similarly, 43 * 47 = 45^{2 }– 4 = 2025 – 4 = 2021
Ok.. Now solve 35 * 45 in 5 seconds
Multiplication
9 * 12 = ____ Ok, you got 108; question is how you did it?
Most of you might have done it using the logic 9 * 10 + 9 * 2 = 108.27 * 23 = ___
27 * 20 + 27 * 3 = 540 + 81 = 621634 * 126 = ___
634 * 126 = 634 * 100 + 634 * 26 = 63400 + 634 * 20 + 634 * 6
= 63400 + 12680 + 3804 = 79884
To find 634 * 6 we used 634 * 5 + 634, an easy way to multiply by 5 is multiply by 10, i.e. put a zero at the end, and divide by 2; 636 * 6 = 3170 + 634 = 3804)Try solving the below questions using the above method.
1. 85 * 11
2. 69 * 71
3. 45 * 43
4. 112 * 120
5. 85^{2}– 65^{2}
6. 814 * 629Solutions
1. 850 + 85 = 935
2. (701) * (70+1) = 4900 – 1 = 4899 (a^{2} b^{2}= (a + b) (a  b))
or 71 * 69 = 71 * 70  71 = 70 * 70 + 70  71 = 4900  1 = 4899
3. 45 * (45  2) = 45^{2}– 2 * 45 = 2025 – 90 = 1935
4. 120 (100 + 12) = 12000 + 1440 = 13440
5. 7225 – 4225 = 3000
6. (800+14) * (6301) = 800 * 630 * 14*630  800  14,
800 * 630 = 800 * (600+30) = 480000 + 24000 = 504000
14 * 630 = 10 * 630 + 4 * 630 = 6300 + 2520 = 8820
Our answer is 504000 + 8820 – 800 – 14 = 512006Division
Easiest way is to represent numerator as sum/ difference of terms related to denominator.
183 / 16 = ___
183 = 160 (16 * 10) + 16 (16 * 1) + 8 (16 * 0.5) – 1
183 / 16 = 10 + 1 + 0.5  x (some small value) ≈ little less than 11.5 (approx)3840 / 23 = ____
3840 = 2300 + 1150 + 230 + 115 + 45
3840 / 23 = 100 + 50 + 10 + 5 + (little less than 2) ≈ little less than 167There will be a lot of calculations based on fractions waiting for you, mostly in data interpretation section. It’s very important to have a high comfort level with such numbers. Keep below fractions handy.
Let’s play!
Which is greater, 10/9 or 7/6?
10/9 = 10 * 0.111 = 1.11
7/6 = 7 * 1/2 * 1/3 = 7 * 0.5 * 0.333 = 3.5 * 0.333 = 1.1655
7/6 > 10/9Another method is 10 = 9 + 0.9 + 0.09 + …
10/9 = 1 + 0.1 + 0.01 + … = 1.1117 = 6 + 0.6 + 0.36 + 0.03 + …
7/6 = 1 + 0.1 + 0.06 + 0.005 +... = 1.165 (approx)Personally I feel second method is better as it’s a generic way of tackling fractions and percentages. You just need to brush up your addition skills on two and three digit numbers. Represent numerator in terms of denominator. That’s all it takes.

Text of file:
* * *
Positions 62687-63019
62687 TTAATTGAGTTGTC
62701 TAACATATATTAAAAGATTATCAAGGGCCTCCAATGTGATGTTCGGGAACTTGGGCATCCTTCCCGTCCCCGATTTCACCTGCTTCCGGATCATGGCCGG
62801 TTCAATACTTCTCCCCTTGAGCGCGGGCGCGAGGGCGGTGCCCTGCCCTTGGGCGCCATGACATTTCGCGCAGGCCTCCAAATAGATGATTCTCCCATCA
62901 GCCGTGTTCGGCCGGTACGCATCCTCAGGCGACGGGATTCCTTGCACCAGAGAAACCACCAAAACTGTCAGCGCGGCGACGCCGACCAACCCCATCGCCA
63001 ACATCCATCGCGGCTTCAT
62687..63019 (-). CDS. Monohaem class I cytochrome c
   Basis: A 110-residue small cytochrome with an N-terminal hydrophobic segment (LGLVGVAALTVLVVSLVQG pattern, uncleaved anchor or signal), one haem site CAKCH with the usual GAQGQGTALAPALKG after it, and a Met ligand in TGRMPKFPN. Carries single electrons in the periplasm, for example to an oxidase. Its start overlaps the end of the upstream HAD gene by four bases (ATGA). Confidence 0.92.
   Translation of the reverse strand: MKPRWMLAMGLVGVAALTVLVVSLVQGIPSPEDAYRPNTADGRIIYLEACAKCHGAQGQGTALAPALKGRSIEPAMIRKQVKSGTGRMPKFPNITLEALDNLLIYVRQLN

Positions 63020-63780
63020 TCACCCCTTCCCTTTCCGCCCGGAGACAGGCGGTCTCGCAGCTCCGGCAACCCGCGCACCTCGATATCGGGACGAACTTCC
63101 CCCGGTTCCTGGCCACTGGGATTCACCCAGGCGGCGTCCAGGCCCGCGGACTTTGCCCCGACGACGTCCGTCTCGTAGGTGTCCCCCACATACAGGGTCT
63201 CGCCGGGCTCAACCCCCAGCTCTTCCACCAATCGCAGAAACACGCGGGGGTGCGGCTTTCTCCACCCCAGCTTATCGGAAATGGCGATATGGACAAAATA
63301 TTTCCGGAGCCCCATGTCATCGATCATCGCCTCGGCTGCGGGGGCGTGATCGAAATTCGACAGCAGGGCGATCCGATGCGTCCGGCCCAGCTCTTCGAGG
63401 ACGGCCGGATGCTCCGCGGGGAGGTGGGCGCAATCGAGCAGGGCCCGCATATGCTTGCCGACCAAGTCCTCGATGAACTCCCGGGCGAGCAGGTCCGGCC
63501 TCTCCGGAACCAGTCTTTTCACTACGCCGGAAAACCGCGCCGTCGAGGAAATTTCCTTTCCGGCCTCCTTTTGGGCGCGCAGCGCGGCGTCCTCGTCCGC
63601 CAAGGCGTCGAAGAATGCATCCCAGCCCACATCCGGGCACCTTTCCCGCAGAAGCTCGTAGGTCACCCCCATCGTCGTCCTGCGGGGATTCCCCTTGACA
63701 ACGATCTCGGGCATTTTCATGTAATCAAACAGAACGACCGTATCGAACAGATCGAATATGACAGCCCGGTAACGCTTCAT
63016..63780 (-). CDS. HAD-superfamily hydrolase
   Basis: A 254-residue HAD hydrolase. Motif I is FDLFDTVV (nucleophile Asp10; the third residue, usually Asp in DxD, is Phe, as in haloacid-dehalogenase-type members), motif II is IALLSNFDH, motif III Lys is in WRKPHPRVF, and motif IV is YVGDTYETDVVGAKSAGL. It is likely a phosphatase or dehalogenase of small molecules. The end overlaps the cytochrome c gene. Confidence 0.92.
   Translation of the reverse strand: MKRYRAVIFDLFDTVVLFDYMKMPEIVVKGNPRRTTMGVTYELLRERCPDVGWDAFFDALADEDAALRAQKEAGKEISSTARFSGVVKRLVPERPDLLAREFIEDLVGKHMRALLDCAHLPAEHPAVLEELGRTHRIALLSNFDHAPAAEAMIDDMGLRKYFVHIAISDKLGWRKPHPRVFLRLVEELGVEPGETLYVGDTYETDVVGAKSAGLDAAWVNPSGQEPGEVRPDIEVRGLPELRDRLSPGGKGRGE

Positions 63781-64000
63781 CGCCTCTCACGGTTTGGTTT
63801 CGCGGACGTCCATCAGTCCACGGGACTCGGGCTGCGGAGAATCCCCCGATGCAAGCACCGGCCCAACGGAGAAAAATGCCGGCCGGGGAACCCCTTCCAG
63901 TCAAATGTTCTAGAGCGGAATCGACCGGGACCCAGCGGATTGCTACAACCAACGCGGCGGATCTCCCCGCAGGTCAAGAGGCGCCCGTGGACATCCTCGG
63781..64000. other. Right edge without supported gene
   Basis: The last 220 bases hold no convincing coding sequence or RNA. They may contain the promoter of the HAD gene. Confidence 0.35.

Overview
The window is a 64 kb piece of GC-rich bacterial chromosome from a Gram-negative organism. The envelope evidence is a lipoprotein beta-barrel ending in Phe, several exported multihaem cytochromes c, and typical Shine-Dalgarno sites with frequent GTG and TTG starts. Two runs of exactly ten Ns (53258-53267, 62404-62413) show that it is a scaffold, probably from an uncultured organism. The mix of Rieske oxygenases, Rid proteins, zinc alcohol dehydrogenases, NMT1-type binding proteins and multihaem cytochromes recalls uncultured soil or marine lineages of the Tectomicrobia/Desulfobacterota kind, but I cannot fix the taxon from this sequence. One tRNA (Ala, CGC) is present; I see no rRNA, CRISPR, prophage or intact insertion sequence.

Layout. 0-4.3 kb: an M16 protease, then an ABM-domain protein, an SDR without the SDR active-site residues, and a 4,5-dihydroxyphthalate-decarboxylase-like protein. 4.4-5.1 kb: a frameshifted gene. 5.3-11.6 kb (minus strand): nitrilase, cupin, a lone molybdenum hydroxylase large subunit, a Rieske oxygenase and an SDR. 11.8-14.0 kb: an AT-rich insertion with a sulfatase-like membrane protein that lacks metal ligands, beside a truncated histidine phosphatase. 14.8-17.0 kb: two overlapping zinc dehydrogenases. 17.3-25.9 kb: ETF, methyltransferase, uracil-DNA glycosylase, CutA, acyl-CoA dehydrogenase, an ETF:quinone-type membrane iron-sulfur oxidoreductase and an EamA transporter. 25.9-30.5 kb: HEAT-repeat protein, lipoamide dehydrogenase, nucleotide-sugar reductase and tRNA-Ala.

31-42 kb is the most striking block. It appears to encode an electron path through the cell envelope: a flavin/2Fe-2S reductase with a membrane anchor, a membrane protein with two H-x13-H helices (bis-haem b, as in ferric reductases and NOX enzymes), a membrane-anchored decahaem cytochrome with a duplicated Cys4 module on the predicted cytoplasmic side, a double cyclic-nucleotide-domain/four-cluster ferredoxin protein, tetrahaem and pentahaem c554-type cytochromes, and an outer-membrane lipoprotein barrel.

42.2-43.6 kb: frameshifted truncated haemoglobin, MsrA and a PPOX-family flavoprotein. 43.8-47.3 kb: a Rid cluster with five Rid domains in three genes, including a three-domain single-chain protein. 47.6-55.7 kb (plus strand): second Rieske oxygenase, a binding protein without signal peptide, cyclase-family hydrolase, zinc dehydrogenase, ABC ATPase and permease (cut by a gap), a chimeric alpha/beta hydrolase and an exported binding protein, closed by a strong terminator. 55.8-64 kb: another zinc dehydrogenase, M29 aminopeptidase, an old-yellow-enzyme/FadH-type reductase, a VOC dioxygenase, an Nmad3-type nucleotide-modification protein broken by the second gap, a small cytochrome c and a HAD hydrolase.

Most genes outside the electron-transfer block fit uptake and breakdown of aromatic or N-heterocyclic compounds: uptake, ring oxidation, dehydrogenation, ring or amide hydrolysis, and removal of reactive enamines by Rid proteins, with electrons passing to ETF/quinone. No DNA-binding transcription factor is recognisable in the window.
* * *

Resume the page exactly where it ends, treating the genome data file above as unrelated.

321/562 = ____
321 = 281 (562/2) + 28.1(562/20) + 11.24(562/50) + …
321/562 = 0.5 + 0.05 + 0.02 + … = 0.57(approx)562/321 = ___
562 = 321 + 160.5 (321/2) + 80.25 (321/4) + …
562/321 = 1 + 0.5 + 0.25 = 1.75 (approx)You will find these methods very useful while dealing with calculation intensive DI problems or number system questions in quant.If you feel this method is helping (or can help) to save some time in calculation, practice well so that these stuffs will come automatically when you solve a question. Reduce your pen usage just to write the sub values of an expression and not to write the steps.
Here we are not using any speed math techniques, but we are trying to do smart math. Forget the “magic trick” of finding the square of 4 digit numbers by drawing circles or finding the square root by connecting dots. Stick to the basics and make it strong which will be good enough for kind of calculations expected in our aptitude exams. Everything we need to win an aptitude exam is taught to us when we were in high school... We just need to brush it up.
There will be lot more techniques which comes under the criteria Simple to learn & easy to use. Please do share your secret tricks... You can publish your gyan notes or can post your tricks as comments here.
Happy Learning!